Obviously You and I differ on the smaller points, and I wondered how much of the recently concluded Vicksburg NPS Campaign Study materials had gone into yours and Terry's new book. However, the point of my question is still the Ponchartrain.
While most historian have sweep the Ponchartrain under the carpet of unimportant history, and it may well deserve to be there, from the Correspondants between Lt Commander Thomas Selfridge and Admiral David Porter the presence of the Ponchartrain at Little Rock and it's destruction was of some importance to them.
My question really boils down to why were they concerned?
Selfridge made it a clear point to keep tabs on the activities of the Ponchartrain through his spy networks to make sure she remained tied to the docks at Little Rock. And that is good military tactics to watch your enemy. But Also he recieved regular reports about the river conditions, water levels at Fort Smith, in order to be able to be in a position to make a lighting dash, in his words "to run the defences" to Little Rock to destroy the Ponchartrain. That seems like a rash and dangerous Planned move to destroy a seemingly unimportant, leaking boat. He requested this at least twice in February and April of 1863 and was denied both time by Admiral Porter. Yet in August 1863 Porter expressed pleasure at the possibility to final get at the Ponchartrain and insure her destruction.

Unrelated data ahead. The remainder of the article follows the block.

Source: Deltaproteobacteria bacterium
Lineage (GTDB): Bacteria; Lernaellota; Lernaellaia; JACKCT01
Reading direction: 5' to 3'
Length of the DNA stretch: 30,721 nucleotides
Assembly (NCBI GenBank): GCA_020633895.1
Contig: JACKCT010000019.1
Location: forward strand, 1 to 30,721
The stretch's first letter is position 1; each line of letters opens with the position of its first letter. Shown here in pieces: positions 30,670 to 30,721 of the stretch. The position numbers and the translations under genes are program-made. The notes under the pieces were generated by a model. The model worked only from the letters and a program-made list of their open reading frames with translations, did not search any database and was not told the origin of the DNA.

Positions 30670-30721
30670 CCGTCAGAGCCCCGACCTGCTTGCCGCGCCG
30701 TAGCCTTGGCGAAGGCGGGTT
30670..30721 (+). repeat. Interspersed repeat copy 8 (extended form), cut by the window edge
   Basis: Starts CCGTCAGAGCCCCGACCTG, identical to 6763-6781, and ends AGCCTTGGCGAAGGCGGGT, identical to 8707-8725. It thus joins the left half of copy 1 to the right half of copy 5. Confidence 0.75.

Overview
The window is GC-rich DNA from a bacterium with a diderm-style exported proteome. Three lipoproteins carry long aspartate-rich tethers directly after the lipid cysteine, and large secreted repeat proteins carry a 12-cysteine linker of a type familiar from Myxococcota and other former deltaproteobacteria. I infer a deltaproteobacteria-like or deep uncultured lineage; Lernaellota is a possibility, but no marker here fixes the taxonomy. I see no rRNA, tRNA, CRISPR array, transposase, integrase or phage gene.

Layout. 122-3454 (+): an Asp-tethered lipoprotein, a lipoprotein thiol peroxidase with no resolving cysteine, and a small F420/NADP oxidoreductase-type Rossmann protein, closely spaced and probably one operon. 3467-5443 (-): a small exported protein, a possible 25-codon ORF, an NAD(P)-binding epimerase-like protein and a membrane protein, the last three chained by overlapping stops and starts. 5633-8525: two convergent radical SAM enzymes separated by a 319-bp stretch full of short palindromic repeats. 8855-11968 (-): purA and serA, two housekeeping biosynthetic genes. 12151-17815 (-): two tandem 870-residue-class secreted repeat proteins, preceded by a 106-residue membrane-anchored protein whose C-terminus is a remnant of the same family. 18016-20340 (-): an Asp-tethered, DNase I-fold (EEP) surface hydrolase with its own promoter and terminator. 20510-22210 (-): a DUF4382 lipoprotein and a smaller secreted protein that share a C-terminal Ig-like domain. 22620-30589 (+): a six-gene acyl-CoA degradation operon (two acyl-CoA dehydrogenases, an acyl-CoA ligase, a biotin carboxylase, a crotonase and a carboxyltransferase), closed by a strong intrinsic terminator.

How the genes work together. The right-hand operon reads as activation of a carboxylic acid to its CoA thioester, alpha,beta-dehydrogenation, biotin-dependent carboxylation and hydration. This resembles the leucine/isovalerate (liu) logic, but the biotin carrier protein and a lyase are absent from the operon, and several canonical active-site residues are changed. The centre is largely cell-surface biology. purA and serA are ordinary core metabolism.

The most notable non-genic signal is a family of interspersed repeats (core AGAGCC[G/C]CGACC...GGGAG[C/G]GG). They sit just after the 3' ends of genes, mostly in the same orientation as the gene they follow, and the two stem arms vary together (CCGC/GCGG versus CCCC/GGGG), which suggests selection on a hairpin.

As for the Union Navy having control of the White River This is not exactly correct. While the Union Gunboats did make forays up the White mainly because it was more navigatable that the Lower Arkansas, it is a military axium that you do not control what you do not hold.
The presence of these gunboats occationally on the White did little to imped the Confederates from using them. In fact the USS Conastoga Patrols of the Mouth of the Arkansas and White Rivers, because of the distance between the mouths of these two rivers and the multiply ways of traveling by boat between the two rivers, did little to stop even confederate riverboat traffic between these two rivers or even the opposite bank of the Mississippi. I'll not go into all the multiple reports in the Naval OR's that give this indication. Union Gen. Sam Curtis made several forays from Helena to Clarendon and other locations along the White River even in 1862, but never stayed there more than a few days. Nor did they stay long after the Battle of Arkansas Post.
In any case neither Selfridge nor Porter were blessed with the 20/20 hindsight that we presently are graced with, to make the determination that the Ponchartrain was an unimportant element of the Confederate war effort until the Capture of Little Rock, Sept. 10, '63 when the Ponchartrain was burned and no longer a threat. Clearly from the reports of Selfridge and Porter, they wanted her sunk before the fall of Little Rock, but were unable to do so because of a number of factors, Water levels, Lack of Boats, Confederate Defences fortifications, timing and other. My question comes down to again if they really felt she was no threat then why did they worry seemingly so much over her presence? Even to the point of having a reinforced fleet of seven boats at one time stationed at the Mouth of the Arkansas in order to meet a reported "breakout?" for lack of a better word.
I hope this is contain in yours and Terry's Book. I's shut up because this is getting to be too long of an explaination of my original question.